Have US retailers finally hit the bottom? It is a question at the top of investors’ minds as shares of some of the country’s largest apparel retailers climbed following stronger-than-expected results at Lululemon, as well as an analyst upgrade of venerable brand Gap on Friday.

Lululemon, the maker of leggings and crop tops favoured by the Soul Cycle set, eclipsed Wall Street profit expectations in its second quarter, sending its shares 7 per cent higher to $61.67.

The company, which at one point was valued at nearly $12bn, said profits fell 9 per cent from a year earlier to $48.7m, or 36 cents a share, in the three months to the end of July. Earnings per share beat analysts’ expectations by a penny.

Despite the drop in profits, sales jumped nearly 13 per cent from a year earlier as same-store sales — a key industry metric — increased 7 per cent. The gains were driven by a rise in revenues from its website, which benefited from a warehouse sale during the quarter.

“Lululemon put up very respectable growth in [the] second quarter, especially against what is a crowded landscape and a maturing cycle,” said Michael Lasser, an analyst with UBS. “Strength across geographies and key segments suggests Lululemon’s digital reimaging is gaining traction.”

Gap shares gained 3 per cent to $24.28 after analysts with Citi upgraded their view on the company to “neutral” from “sell”, citing the company’s roughly 4 per cent dividend yield as a key reason to support the stock.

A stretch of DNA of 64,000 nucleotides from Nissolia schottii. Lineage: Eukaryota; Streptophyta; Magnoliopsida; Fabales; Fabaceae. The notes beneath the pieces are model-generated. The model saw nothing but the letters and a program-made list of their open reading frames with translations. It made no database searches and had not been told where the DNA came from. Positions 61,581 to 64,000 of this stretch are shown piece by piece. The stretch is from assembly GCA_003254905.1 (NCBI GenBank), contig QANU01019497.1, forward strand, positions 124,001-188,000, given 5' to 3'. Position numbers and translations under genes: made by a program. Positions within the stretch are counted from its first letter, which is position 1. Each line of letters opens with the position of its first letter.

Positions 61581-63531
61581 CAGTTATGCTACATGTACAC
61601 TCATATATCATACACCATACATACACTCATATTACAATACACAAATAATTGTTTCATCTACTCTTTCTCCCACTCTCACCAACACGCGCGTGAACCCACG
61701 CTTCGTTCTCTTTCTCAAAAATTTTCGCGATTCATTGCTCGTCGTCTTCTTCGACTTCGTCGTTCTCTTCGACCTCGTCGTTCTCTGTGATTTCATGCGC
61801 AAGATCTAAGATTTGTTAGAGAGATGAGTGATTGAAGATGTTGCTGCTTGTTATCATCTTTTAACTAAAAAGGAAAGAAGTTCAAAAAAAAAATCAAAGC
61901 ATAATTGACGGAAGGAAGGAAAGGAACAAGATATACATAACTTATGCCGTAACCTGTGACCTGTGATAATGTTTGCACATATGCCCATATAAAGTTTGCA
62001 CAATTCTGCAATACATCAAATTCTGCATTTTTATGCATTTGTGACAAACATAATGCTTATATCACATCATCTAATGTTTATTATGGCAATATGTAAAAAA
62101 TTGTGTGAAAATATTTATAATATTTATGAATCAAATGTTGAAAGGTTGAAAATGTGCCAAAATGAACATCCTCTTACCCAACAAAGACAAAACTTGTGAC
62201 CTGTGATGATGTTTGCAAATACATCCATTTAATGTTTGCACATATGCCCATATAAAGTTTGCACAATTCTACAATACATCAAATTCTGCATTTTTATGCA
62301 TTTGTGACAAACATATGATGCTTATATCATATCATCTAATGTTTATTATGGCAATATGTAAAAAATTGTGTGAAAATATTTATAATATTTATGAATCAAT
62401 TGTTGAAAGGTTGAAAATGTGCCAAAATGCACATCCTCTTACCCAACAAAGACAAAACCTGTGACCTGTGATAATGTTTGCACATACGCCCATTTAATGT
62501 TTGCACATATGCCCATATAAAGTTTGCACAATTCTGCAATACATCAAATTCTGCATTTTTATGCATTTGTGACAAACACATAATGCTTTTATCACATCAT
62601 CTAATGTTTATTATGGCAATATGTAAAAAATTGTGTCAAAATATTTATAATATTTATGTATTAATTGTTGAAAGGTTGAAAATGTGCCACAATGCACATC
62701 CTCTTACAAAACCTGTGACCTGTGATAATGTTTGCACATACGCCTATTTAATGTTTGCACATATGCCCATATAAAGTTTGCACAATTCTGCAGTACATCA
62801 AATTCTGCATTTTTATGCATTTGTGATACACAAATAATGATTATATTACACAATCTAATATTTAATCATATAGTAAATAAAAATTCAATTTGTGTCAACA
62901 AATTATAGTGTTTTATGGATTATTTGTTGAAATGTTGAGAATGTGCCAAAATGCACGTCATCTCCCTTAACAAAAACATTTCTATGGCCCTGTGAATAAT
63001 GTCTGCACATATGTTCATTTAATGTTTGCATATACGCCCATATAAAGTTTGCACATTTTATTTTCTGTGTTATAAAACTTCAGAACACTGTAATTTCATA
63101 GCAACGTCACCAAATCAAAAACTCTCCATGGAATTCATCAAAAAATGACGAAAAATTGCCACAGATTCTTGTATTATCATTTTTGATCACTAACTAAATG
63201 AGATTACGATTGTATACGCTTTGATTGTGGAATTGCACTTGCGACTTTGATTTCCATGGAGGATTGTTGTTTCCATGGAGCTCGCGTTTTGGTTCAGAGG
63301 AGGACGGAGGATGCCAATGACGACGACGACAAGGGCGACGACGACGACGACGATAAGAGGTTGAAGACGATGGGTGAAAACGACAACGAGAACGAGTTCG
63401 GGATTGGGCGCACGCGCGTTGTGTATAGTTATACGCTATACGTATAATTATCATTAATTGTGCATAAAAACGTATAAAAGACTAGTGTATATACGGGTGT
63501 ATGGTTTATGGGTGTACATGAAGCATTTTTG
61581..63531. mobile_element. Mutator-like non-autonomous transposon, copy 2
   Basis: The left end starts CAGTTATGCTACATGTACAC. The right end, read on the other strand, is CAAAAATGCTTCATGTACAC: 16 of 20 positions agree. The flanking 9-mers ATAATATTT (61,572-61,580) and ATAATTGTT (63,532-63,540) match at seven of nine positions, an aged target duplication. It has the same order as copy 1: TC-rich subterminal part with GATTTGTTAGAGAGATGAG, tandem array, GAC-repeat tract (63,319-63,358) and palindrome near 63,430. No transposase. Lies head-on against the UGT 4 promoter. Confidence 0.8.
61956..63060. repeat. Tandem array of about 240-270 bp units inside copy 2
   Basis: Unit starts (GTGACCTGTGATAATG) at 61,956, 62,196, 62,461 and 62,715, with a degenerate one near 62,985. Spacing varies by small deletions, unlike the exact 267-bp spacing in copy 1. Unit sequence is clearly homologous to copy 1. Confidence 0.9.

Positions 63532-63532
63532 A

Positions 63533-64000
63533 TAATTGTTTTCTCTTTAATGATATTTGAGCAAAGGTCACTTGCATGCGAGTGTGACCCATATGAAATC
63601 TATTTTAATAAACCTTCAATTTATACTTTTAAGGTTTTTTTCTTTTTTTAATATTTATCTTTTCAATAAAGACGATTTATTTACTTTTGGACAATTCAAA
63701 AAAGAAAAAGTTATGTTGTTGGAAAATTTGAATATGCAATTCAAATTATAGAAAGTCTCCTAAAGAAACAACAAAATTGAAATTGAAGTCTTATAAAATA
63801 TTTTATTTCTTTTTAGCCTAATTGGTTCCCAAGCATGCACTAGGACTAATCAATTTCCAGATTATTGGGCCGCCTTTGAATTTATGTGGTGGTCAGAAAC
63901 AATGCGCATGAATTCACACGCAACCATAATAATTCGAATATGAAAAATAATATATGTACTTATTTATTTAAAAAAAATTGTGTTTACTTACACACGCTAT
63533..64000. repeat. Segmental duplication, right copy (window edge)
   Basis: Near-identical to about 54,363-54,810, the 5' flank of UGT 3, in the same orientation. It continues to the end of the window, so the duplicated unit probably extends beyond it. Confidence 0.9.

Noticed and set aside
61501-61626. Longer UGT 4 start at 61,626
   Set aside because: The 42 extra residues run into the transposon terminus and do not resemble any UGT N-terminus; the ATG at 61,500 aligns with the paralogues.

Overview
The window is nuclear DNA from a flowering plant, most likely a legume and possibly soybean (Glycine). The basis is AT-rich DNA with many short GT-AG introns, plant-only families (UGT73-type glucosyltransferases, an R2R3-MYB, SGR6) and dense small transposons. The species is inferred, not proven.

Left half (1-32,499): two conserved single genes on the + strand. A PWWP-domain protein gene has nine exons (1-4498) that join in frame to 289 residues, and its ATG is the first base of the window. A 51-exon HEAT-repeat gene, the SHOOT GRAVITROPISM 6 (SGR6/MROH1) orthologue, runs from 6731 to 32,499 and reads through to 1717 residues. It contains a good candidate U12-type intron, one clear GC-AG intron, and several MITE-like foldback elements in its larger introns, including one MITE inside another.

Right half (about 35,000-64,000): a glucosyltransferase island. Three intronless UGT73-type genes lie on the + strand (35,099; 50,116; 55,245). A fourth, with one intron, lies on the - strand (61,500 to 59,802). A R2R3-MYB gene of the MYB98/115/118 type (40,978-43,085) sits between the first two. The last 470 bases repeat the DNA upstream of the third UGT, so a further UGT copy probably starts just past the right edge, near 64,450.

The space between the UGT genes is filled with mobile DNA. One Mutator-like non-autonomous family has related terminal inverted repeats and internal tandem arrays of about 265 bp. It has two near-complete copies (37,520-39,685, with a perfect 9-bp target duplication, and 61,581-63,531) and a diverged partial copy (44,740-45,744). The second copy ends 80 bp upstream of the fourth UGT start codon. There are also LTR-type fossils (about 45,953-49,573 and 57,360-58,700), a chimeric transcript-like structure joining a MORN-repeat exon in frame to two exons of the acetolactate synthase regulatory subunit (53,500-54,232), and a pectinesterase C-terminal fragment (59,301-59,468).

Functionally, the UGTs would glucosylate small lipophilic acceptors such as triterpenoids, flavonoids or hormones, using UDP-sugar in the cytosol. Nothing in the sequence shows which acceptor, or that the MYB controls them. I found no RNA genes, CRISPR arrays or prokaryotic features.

“Concerns of a slowdown at Old Navy now appear more priced in” to the stock, said Citi analyst Paul Lejuez. “And we can’t overlook that Old Navy results have been better than we expected as value continues to win.”

Separately, shares of Victoria’s Secret owner L Brands rose 4 per cent to $37.71 on Friday after the company said same-store sales fell 4 per cent in August, in-line with Wall Street forecasts.

“We like the improvement in Victoria’s Secret comp and merchandise margin and expect same-store sales to continue to improve as we cycle the swim and apparel exit and bralette ramp,” said Susan Anderson, an analyst with FBR Capital Markets. “We believe L Brands’ solid brands continue to resonate well with consumers and expect more normalised results in [the] second half once these pressures ease.”

Overall, apparel retailers in the S&P 500 rose 0.8 per cent on Friday. Shares of Foot Locker climbed 3 per cent on the day to $36.24, Express advanced 3 per cent to $6.55 and Guess gained 1 per cent to $15.71.

The retail sector has found itself vulnerable to a growing list of short sellers who believe a further wave of consolidation is still to come, after bankruptcies in 2017 surpassed last year’s total.

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